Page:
Venezuelan state-run oil company PDVSA has insisted that it had not halted business with maritime contractor Bernhard Schulte Shipmanagement (BSM), after the German firm notified it would remove crews operating 10 of 15 PDVSA vessels over unpaid fees, and that it would be returning the tankers.
PDVSA’s maritime arm PDV Marina declared an emergency on Tuesday March 5th as it did not have the available staff to cope with the vessels that BSM proposed to return to Venezuelan ports due to unpaid bills of at least $15m.
The vessels – Nereo, Proteo, Zeus, Hero, Eos, Teseo, Rio Caroni, Rio Apure, Rio Orinoco and Arita – had BSM crews onboard on Thursday, reported Reuters, citing an unnamed source from the company, adding that payment was being negotiated with PDVSA.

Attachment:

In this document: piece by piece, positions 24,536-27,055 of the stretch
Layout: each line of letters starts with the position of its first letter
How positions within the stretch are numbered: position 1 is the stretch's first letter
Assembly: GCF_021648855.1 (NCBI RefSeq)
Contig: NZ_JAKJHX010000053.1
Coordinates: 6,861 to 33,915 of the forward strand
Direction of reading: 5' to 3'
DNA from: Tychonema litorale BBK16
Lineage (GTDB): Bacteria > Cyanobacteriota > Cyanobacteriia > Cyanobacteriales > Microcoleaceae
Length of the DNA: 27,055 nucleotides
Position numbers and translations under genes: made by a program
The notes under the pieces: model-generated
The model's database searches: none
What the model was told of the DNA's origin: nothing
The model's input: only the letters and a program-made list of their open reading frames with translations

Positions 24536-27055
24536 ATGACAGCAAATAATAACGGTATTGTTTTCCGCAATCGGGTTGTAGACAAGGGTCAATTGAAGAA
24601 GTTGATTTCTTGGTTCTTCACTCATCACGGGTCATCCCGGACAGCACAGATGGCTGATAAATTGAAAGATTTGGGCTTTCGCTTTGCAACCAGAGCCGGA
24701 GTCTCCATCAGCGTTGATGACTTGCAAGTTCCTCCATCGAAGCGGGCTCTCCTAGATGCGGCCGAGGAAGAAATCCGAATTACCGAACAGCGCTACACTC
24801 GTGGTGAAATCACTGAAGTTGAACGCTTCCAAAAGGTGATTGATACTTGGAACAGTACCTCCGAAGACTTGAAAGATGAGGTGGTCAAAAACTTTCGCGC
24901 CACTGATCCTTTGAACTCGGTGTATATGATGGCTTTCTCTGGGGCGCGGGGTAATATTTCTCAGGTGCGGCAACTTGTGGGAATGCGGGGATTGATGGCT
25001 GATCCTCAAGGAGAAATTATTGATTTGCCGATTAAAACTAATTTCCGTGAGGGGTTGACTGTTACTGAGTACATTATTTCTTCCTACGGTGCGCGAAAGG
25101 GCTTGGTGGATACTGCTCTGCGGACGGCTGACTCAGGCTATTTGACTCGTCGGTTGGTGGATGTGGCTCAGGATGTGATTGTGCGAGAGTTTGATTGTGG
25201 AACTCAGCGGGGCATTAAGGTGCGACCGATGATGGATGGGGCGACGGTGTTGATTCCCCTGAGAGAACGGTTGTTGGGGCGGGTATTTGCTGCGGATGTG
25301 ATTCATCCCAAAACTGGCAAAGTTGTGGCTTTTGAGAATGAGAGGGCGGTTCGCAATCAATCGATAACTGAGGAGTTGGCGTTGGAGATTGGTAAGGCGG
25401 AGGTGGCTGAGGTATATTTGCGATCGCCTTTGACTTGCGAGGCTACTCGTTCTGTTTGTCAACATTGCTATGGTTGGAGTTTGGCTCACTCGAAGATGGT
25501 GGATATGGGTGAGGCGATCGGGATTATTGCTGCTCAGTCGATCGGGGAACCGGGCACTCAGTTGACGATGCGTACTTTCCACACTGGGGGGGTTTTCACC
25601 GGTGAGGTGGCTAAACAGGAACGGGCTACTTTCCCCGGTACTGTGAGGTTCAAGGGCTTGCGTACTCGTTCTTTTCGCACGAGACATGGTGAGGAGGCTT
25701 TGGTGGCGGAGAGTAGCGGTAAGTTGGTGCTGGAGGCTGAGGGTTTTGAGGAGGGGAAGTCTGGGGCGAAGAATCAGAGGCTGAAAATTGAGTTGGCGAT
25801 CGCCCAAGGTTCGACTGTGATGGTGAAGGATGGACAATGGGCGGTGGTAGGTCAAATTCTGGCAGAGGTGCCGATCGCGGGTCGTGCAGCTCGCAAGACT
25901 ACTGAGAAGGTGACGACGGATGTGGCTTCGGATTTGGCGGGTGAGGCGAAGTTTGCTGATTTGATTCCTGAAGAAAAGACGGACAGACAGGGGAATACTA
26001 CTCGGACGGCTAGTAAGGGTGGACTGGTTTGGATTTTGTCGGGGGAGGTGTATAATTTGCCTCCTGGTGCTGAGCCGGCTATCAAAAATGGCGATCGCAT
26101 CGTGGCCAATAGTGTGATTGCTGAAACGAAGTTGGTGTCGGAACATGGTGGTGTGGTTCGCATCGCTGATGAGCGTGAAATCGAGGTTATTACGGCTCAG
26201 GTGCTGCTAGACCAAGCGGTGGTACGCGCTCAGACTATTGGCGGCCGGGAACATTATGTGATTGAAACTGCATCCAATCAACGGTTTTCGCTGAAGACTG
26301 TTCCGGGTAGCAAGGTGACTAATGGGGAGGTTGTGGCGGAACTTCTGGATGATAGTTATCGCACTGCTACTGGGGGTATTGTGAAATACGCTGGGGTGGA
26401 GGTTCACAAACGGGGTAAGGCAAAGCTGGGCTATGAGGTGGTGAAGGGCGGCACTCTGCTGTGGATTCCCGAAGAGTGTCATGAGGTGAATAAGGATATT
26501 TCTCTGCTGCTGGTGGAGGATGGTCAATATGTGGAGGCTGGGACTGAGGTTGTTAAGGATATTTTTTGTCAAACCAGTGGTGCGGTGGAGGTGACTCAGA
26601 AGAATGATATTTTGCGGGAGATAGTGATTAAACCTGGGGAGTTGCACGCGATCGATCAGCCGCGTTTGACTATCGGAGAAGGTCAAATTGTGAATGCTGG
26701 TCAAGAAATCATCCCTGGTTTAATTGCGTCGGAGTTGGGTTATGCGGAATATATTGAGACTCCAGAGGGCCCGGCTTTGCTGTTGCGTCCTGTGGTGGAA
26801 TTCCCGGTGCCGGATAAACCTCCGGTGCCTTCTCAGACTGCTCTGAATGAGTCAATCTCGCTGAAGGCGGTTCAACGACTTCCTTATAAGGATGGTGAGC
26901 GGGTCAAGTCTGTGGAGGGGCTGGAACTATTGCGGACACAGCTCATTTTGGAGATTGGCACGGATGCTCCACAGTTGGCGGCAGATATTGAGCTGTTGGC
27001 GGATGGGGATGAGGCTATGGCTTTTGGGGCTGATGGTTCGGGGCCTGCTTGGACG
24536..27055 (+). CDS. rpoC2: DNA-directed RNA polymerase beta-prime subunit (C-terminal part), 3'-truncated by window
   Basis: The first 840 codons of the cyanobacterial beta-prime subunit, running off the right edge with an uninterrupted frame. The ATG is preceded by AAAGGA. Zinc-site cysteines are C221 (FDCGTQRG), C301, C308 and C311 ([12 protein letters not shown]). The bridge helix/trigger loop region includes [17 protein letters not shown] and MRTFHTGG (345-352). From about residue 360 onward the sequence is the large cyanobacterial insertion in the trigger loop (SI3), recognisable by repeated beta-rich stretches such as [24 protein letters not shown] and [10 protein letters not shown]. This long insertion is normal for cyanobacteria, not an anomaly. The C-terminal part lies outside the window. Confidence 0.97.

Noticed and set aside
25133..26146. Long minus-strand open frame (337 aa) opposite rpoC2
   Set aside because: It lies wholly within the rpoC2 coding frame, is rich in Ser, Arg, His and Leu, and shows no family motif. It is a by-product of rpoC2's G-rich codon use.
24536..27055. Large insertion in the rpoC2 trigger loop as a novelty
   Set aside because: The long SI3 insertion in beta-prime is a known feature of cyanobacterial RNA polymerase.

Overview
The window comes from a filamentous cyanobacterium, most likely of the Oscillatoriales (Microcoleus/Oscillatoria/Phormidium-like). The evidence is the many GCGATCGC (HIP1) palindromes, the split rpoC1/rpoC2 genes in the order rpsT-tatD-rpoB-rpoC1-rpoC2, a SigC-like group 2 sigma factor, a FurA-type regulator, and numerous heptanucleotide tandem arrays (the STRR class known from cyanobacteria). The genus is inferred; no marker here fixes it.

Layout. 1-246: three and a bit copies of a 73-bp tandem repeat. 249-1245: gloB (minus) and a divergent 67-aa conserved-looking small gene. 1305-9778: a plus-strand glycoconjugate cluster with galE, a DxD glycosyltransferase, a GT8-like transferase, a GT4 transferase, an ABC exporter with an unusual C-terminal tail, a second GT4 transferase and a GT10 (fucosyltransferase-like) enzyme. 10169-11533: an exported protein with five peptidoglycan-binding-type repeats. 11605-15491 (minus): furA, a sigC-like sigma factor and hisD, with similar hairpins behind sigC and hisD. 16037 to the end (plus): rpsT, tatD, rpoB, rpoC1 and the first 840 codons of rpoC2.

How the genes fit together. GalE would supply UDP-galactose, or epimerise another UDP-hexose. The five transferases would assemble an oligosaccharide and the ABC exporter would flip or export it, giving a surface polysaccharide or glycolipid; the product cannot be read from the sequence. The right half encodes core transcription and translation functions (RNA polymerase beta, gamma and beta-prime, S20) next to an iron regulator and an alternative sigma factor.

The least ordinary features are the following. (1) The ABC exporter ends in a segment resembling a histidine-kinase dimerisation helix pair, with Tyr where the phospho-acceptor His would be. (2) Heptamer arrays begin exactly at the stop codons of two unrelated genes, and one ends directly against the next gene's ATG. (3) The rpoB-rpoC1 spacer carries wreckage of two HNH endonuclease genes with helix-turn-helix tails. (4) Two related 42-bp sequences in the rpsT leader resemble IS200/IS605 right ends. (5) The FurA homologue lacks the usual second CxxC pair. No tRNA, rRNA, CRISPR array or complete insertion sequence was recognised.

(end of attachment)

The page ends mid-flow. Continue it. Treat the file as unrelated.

Three other vessels operated by BSM for PDVSA remain anchored in Portugal and Curacao until the resolution of legal disputes linked to fees that PDVSA owes to maritime agencies, port authorities and shipyards.
PDVSA will need 160 captains, machinists and operators to operate the 10 vessels, but PDVSA is only offering to pay staff in Bolivars.
“PDV Marina does not have staff enough for all the vessels. That is not new. PDVSA owes everybody money, even its own crew,” a tanker inspector in Venezuela told Reuters, while insisting on anonymity..
BSM operates a fleet of 15 PDVSA vessels, including eight Aframaxes that are mostly used for moving oil between Venezuela’s domestic ports and the Caribbean; four suezmaxes previously serving export destinations but recently also navigating Venezuelan waters; the asrama Arita covering routes to Asia; and two very large crude carriers jointly owned by PDVSA and PetroChina.
The German company’s crew last month abandoned two vessels anchored in Portugal – the Rio Arauca and the Parnaso – after keeping staff aboard for more than 20 months. The firm has said legal responsibility for the vessels rests with the arresting parties.